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How hijackers steal passwords

Google has teamed up[1] with the University of California, Berkeley to understand how hijackers take over accounts in the wild. They analysed several black markets between March 2016 and March 2017 to see how hijackers steal passwords and other sensitive data. “Our research tracked several black markets that traded third-party password breaches, as well as 25,000 blackhat tools used for phishing and keylogging,” said Google.

“These sources helped us identify 788,000 credentials stolen via keyloggers, 12 million credentials stolen via phishing, and 3.3 billion credentials exposed by third-party breaches.” For third-party breaches, 12% of the exposed records included a Gmail address serving as a username and a password – of those passwords, 7% were valid due to reuse. When it comes to phishing and keyloggers, attackers frequently target Google accounts to varying success – 12-25% of attacks yield a valid password.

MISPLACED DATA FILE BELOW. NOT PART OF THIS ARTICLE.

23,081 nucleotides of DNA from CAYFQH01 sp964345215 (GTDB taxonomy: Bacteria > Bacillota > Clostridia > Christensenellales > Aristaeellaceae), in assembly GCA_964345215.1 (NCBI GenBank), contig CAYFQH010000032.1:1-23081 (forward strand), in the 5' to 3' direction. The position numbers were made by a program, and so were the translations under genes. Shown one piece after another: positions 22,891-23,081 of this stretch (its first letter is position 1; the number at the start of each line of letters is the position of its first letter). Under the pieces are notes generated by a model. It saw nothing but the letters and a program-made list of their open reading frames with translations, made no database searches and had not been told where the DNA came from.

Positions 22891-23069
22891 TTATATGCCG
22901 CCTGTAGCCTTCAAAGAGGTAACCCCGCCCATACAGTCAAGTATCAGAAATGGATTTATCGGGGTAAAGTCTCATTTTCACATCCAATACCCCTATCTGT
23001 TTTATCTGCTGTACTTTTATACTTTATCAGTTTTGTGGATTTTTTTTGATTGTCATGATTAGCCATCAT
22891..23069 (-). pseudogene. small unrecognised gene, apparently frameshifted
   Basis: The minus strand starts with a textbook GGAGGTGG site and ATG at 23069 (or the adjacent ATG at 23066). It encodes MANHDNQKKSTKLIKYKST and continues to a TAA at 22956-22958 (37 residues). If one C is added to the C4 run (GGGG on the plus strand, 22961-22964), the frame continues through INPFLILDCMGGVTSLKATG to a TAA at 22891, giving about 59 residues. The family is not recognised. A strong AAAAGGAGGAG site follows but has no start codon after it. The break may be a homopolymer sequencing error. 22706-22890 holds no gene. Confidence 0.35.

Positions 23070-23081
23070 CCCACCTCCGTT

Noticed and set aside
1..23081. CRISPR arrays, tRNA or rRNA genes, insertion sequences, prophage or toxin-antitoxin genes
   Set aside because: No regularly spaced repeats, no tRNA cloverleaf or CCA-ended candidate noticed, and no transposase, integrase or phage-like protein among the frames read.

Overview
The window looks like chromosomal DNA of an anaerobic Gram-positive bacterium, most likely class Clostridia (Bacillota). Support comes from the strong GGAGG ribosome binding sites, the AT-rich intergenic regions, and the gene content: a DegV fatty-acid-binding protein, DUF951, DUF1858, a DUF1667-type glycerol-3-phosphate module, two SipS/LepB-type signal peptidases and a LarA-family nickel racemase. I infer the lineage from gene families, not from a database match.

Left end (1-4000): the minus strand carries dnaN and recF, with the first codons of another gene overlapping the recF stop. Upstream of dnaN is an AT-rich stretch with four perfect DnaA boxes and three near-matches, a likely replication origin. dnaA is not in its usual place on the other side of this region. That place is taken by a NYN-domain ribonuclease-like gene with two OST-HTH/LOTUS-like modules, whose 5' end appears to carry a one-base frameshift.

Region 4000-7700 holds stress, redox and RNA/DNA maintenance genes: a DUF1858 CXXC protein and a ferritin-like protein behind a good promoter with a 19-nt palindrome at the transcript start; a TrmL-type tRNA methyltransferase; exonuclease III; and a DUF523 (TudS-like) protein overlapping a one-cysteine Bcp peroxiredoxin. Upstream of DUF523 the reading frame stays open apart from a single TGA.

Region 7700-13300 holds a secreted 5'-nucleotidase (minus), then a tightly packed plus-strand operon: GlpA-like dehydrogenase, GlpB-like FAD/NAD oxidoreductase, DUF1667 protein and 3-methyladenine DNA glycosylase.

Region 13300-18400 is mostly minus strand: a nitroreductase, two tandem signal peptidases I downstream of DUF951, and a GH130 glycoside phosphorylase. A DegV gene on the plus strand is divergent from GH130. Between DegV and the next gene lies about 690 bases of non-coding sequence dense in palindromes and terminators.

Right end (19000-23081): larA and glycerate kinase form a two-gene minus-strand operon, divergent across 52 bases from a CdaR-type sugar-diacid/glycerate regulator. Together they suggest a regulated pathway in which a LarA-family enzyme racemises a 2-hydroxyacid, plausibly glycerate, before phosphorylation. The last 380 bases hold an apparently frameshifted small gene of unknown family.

As a password alone is rarely sufficient for gaining access to a Google account, however, increasingly sophisticated attackers try to collect sensitive data that Google may request when verifying a user’s identity.

“We found 82% of blackhat phishing tools and 74% of keyloggers attempted to collect a user’s IP address and location, while another 18% of tools collected phone numbers and device make and model,” said Google.

Google found that phishing posed the greatest threat to users, followed by keyloggers and third-party breaches.

Now read: 8 truths about employee passwords[2]

References

  1. ^ Google has teamed up (security.googleblog.com)
  2. ^ 8 truths about employee passwords (mybroadband.co.za)

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